Israelis no longer seem particularly excited by the prospect of normalization with their Arab neighbors. After all, relations with Egypt and Jordan remain cold after years of peace. Indeed, as we now mark the 15th anniversary of the signing of the Israel-Jordan peace agreement, relations between the two countries are probably at their coldest ever.
Moreover, if normalization means closer economic and cultural interaction, Israelis have become skeptical that they need what Arabs have to offer. President Obama’s abortive attempt to persuade the Saudis to reward a settlement freeze with over-flight rights for El Al planes headed for India was greeted by the Israeli public with a shrug. When that’s what’s being offered to Israel in return, it isn’t hard for Prime Minister Netanyahu to rebuff American requests for a settlement freeze.
Yet normalization as acceptance, as validation of the Israeli narrative of who we are and why we’re here, is something Israelis would very much covet, if only they believed it were attainable. This explains Netanyahu’s demand that the Palestinians recognize Israel as a Jewish state as part of any peace package; he knows the public is behind him on this one. He also knows this is probably a deal-breaker: Most Arabs apparently see such recognition as a repudiation of their own religious beliefs and national narratives.
The Arab attitude toward normalization was conveyed to me in the most basic terms a few years ago by my Palestinian colleague Ghassan Khatib. Together we produce bitterlemons.org and bitterlemons-international.org, weekly Web magazines that bring together the views of Arabs, Israelis and others on Middle East issues. These sites maintain a large and diverse reading public that includes tens of thousands of Iranians, Syrians, Saudis and others who might not otherwise be exposed to such a spectrum of opinion.
Ghassan and I were planning an edition on Sudan and the Darfur conflict. It was not easy to find Sudanese experts who would agree to write. Even the few Egyptian experts on Sudan turned us down. I suggested to Ghassan that we turn to an Israeli Sudan expert who teaches at Tel Aviv University. Ghassan instantly vetoed the idea. Israelis, he explained, play no role in the Darfur conflict and are not closely affected by it. Presenting the analysis of an Israeli expert on Sudan would be perceived by our readers as normalization and would drive many of them away.
In other words, Israel is not considered part of the Middle East “club”; it’s not one of the boys on the block. To presume differently is to break the rules and assume normalization where it cannot exist. I have the highest respect for Ghassan’s wisdom on these and many other matters. Our Web project is not about normalization but about a civilized exchange of views, even among enemies. The Israeli was not invited to write about Sudan.
This exchange and the lessons it entails might have been forgotten by me were it not for a more recent, and very different, incident that again touched on issues of normalization. In early September, the Forward published my column “In Iraq, a Mess That Knows No Borders,” in which I warned of everything that could go wrong in Iraq as the United States withdraws, including threats to the integrity of the autonomous Kurdish north.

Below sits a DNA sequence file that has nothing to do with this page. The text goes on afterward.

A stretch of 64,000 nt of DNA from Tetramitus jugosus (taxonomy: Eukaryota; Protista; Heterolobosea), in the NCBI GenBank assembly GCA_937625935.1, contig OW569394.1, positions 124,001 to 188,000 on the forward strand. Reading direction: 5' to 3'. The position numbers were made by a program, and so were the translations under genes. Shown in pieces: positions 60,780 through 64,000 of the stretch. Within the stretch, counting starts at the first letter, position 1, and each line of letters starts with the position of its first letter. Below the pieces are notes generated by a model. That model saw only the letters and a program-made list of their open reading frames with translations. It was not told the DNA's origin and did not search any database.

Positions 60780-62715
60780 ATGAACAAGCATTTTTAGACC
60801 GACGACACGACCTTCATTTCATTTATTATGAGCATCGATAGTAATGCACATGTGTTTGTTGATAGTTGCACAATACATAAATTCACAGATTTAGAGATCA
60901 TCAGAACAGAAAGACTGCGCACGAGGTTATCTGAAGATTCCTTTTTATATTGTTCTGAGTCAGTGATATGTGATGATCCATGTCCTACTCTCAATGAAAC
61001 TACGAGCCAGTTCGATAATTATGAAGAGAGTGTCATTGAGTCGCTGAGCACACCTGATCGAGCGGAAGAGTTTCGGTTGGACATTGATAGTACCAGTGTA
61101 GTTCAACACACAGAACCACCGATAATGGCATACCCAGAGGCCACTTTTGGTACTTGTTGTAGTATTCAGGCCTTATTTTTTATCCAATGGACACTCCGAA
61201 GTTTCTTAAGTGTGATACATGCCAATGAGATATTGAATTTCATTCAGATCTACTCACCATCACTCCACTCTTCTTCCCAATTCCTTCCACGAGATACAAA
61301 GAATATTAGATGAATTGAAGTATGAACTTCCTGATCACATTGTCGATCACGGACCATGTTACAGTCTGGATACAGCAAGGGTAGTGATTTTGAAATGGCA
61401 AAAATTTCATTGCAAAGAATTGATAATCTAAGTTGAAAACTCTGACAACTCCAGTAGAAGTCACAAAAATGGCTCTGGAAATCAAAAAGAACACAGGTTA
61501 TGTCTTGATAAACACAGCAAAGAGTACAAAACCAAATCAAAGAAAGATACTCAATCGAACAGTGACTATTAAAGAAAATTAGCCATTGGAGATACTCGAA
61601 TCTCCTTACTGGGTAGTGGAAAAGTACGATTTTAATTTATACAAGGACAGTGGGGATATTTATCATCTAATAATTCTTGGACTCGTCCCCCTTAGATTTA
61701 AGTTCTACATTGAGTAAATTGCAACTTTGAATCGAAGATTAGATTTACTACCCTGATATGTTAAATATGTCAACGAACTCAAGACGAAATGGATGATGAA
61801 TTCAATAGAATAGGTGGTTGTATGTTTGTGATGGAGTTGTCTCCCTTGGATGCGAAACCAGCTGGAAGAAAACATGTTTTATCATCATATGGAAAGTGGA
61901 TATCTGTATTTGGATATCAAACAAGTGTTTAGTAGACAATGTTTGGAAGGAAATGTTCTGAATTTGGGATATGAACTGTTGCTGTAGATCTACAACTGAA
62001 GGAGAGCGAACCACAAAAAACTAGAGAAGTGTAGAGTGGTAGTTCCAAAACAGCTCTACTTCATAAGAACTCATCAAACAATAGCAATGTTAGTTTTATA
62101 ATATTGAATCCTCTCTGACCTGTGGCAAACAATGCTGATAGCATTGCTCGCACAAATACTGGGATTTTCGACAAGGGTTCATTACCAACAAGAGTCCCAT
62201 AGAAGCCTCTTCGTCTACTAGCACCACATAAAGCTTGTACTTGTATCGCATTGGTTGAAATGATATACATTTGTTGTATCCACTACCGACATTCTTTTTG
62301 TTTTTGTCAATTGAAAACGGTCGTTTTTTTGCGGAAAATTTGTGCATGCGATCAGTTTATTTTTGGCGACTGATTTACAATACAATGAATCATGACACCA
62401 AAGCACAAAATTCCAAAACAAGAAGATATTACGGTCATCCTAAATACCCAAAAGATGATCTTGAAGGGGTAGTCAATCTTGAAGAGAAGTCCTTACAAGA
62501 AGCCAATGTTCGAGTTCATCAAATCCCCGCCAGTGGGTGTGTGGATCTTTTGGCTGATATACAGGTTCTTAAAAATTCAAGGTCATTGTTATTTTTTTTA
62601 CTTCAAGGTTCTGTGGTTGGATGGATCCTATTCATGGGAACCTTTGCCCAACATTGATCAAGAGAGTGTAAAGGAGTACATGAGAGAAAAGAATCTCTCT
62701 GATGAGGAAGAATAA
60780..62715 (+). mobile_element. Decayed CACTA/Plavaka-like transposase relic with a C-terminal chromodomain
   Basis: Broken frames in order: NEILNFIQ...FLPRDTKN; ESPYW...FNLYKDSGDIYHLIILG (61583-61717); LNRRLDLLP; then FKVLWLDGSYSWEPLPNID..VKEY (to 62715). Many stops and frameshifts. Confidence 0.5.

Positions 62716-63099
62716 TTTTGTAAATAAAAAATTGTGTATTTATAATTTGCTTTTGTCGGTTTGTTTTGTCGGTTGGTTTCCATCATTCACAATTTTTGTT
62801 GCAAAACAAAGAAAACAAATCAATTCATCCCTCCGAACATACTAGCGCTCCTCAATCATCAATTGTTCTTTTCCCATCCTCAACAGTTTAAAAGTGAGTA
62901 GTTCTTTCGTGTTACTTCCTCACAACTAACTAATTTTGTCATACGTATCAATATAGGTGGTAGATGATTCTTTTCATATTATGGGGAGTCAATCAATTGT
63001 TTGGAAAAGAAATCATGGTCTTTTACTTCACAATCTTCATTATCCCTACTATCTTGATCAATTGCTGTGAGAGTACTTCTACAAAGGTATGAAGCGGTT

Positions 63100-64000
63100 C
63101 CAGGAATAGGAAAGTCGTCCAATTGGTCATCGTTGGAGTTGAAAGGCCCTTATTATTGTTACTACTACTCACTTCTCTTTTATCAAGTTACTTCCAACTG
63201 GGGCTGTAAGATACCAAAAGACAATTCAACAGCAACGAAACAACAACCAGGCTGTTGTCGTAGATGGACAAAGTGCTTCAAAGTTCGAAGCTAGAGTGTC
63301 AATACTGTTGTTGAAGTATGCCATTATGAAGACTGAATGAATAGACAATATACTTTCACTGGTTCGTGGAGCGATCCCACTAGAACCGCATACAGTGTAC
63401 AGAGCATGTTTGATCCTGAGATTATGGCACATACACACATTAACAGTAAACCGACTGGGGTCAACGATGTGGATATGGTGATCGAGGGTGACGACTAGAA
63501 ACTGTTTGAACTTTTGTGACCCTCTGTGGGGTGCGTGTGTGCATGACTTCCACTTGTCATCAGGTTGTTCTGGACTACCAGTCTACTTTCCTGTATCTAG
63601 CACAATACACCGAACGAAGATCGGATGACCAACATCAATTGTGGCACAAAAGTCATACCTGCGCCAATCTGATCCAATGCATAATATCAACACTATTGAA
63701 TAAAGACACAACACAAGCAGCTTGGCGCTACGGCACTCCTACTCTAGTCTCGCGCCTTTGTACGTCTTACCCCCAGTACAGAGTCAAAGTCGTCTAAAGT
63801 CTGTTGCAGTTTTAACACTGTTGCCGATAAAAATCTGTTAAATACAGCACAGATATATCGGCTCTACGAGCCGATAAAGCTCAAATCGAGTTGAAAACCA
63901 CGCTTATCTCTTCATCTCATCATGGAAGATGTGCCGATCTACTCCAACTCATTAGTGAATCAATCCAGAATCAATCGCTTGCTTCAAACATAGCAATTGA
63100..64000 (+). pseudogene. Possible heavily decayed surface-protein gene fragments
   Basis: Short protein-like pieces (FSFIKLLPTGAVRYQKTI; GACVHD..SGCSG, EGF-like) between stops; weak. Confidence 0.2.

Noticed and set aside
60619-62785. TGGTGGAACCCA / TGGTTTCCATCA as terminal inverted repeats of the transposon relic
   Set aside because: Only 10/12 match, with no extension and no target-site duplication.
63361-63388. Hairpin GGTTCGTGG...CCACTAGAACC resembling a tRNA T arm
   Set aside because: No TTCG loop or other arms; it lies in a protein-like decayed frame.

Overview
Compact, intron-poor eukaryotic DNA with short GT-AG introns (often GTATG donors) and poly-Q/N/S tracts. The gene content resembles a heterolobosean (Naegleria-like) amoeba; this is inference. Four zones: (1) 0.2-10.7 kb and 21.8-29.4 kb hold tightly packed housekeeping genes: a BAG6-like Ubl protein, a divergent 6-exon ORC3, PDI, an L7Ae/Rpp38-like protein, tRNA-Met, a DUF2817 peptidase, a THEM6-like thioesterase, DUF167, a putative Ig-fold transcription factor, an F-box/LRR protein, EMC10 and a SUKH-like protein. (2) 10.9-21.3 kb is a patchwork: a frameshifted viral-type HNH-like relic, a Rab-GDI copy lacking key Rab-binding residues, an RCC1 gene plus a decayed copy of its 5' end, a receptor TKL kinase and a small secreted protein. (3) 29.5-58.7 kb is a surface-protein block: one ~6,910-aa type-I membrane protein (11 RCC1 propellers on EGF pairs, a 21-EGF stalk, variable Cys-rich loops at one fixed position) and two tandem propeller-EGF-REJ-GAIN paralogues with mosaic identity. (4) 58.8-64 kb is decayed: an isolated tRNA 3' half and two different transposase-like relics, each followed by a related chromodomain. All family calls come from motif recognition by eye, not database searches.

One of many responses came from Rozhnama, a newspaper based in Sulaymaniyah in Kurdistan, which asked to interview me — not about Israeli-Kurdish relations, and not even about Kurdistan itself, but about Iraq — and followed up with an offer for me to write on a weekly basis about how I view events in Iraq.
Needless to say, my interview with Rozhnama was roundly castigated by the Arab press. The “normalization” entailed in an Israeli commenting on events in a distant Arab country is rejected by Arabs but welcomed by Kurds. For Kurds, Israel is indeed one of the boys on the block.
This distinction, and in particular the Arab rejection of normalization because it legitimizes Israel as just another actor on the Middle East scene, are of more than just academic relevance. For one, they explain why back in the 1950s, when it was surrounded by a wall of Arab hostility, Israel began looking for friends among the non-Arab peoples of the Middle East, such as the Iranians, Turks and, eventually, Kurds. Some of these partnerships were killed by Islamization. The affinity with the Kurds, however, has survived to this day.
The Arab rejection of the very idea of normalization also explains why some peace schemes are dismissed out of hand by our Arab peace partners. Prominent Israelis have suggested that Egypt cede land from the Sinai to expand the territory of the overpopulated Gaza Strip; Israel would compensate Cairo with land from the Negev and give Egypt access across the Negev to Jordan. Another proposal would allow Israel to hold onto about 25% of the Golan Heights by asking Jordan to compensate Syria with land along their shared border; Israel would compensate Jordan with land from the Arava.
Supporters of such proposals point out that land swaps have in the past been used by many Arab countries to settle border disputes. Why not, they ask, use the same means between Israel and the Arab states? They don’t understand why their Egyptian and Syrian interlocutors break down in helpless laughter. They don’t understand that we’re not one of the boys on the block.
Yossi Alpher is former director of the Jaffee Center for Strategic Studies at Tel Aviv University.